Moby is seen as a pioneer of electronic music. His ability to craft songs and play many different instruments made him a fit for the music world. This is his fifth album, and was a commercial success for him. Prior to this, Moby was considering giving up music making for good after an unsuccessful run at recording music. This should be an interesting listen, so let’s hear it.
First off is Honey. Oddly enough, this isn’t EDM really. There is blues singing from some women, a chugging piano and some basic beats. This is more like music that is very experimental at heart, it sounds pretty weird. There is slide guitar here as well. The midsection with its wah-wah guitar parts, repeated vocal loop and basic sounds are quite interesting to hear. The track builds up with layers of instrumentation and brilliant sounds, although one would hardly consider this EDM music, although it has been pigeonholed as such. Pretty weird, and honestly, not that flattering. Gets rather repetitive towards the end.
Next is Find My Baby which has more old school blues singing (why?!) and more very basic beats. Acoustic guitar enters, and we are underway. It eventually lurches into a straightforward EDM mix of weird genres. Rather too weird and experimental to be honest, The Velvet Underground were the best at experimenting in music. Moby obviously didn’t pay attention to that fact. The midsection with some cool electric slide guitar is nice here, and shows that Moby had a few points on interest up his sleeve. Still, it is a really awkward and poor mix of musical genres here, and doesn’t sound really that good. Once again, it is too long as well.
Porcelain is next, which is Moby’s most popular, and likely best, song he ever made. It sounds very minor key, beautiful and depressing at the same time. This song was used extensively in the film The Beach which Leonardo DiCaprio was the main character in. A really lovely and inspired piece of music, it sounds very sad indeed. Good and nicely structured piece having said that, and goes to show that Moby was an original artist after all, maybe? The vocal samples and piano are really nicely deployed here, a real gentle piece of music.
Why Does My Heart Feel So Bad? begins with some basic piano. Some gospel singing gets underway, and this is a weird combination of piano, singing and beats. It is another improvement over the first couple of tracks, but really this mixture of Blues and EDM music is not a nice sounding one. It is like asking one to be in two different places at the same time, it just doesn’t work. Without the Blues stuff, this album would be a lot better. Unfortunately, Moby does not seem to think straight here. The breakdowns here in the second half are good, and somewhat better than the first half. Could have been edited, as you probably have guessed by now. Moby directing sampling Blues legends is also a seriously questionable thing to do, both money and creativity wise.
Following is South Side begins with some decent electric guitar and a funky, salsa style groove. Finally, the album sounds actually quite good here. It is extremely catchy, shorter and a better effort from Moby. It’s about going for a great road trip with friends, and just sounds really fresh and decent. The lyrics here are wonderful, and this is a refreshing listen. Good hybrid of some basic EDM and Rock guitars, this is nice. The guitar solo (yes, you heard that right) is really awesome here. A very good piece of artistic beauty. The outro is nice, too.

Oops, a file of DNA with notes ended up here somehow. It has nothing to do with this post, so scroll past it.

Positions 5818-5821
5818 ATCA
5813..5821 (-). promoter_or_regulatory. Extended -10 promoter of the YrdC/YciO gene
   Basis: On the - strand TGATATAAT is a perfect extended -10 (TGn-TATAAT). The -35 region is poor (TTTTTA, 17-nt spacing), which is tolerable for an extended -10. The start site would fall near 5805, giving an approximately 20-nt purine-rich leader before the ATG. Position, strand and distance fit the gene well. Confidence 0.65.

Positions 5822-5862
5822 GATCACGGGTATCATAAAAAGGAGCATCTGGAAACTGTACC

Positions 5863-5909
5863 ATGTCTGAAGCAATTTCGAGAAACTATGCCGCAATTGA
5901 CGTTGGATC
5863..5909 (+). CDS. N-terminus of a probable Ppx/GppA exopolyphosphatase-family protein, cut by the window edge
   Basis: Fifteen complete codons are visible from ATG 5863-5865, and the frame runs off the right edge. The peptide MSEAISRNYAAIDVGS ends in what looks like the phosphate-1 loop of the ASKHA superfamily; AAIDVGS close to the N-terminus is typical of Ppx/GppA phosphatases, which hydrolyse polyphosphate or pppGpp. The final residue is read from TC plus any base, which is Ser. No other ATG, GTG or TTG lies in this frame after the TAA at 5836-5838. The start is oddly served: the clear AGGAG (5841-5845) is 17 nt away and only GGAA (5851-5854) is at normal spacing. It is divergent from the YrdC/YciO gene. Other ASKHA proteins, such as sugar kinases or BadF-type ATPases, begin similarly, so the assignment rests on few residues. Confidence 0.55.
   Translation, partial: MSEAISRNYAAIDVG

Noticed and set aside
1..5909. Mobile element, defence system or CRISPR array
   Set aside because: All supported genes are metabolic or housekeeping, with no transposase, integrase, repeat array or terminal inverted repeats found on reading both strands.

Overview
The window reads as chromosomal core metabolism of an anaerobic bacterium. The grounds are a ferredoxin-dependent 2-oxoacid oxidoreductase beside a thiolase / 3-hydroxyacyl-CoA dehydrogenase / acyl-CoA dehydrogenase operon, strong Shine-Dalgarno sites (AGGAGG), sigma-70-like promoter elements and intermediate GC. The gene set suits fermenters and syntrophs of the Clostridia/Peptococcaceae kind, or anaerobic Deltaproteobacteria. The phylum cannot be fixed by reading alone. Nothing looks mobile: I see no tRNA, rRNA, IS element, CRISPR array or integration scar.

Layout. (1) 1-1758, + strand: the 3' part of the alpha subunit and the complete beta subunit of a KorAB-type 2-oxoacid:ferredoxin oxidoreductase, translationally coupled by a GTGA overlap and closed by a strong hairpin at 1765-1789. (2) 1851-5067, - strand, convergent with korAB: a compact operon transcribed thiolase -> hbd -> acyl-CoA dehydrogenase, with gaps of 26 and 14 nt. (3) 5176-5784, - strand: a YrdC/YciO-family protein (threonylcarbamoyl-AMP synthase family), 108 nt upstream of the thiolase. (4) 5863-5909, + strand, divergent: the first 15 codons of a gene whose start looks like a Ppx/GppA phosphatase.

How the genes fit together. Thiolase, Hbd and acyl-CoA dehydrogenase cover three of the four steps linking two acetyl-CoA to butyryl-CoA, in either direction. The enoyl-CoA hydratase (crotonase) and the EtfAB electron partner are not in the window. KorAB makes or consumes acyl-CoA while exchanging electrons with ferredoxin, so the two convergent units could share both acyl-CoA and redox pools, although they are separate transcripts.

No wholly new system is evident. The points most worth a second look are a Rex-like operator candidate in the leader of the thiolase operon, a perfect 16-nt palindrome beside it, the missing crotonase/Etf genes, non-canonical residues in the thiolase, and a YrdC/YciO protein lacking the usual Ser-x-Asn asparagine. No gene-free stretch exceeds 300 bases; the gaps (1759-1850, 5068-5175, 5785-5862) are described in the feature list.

Next is Rushing which is soft and tranquil sounding at the start, with some nicely deployed female vocals. It goes into an Ambient music style piece here, just sounding really gentle, Very much the sort of thing you could meditate to. Good job Moby on this one, this is really awesome and fine listening here. The piano part in this is amazing. The only issue is that these tracks on this album all sound rather the same, no matter how you listen to music. Little differences are here between each track. As a result, it can be a bit boring to hear this album at times.
Bodyrock is an awesome track from the start to finish, and has some very nice and catchy guitar guitars, a repeated guitar part and a great melody and rhythm to it. The wah-wah guitar here is really awesome, and would make Jimi Hendrix jealous if he were still alive today. This is a real classic from Moby, and is an impressive and energetic listen. This isn’t EDM by the way, not at all. One can appreciate it though, it sounds incredible. It has a false ending, before going straight back into the mayhem. Great job here Moby, this sounds great. Excellent, great track, the outro is rad.
Natural Blues is another rather awkward mixture of Blues sampling, piano and basic EDM beats. It doesn’t sound energetic or inspired. This album is a precursor for style over substance, which is much more prevalent today. There aren’t many good songs on this album as a result. Seriously, Moby could have bettered this album, and he likely knows it. Nice try, but it is neither decent nor catchy here. Which is a real shame. Let’s hope that the next generation of musicians can break free from this mold of style over substance, and reverse it. We shall see. Skip this one if you can, or your ear will go down the drain. Depressing, much like banging one’s head against a brick wall. The outro is too long as well.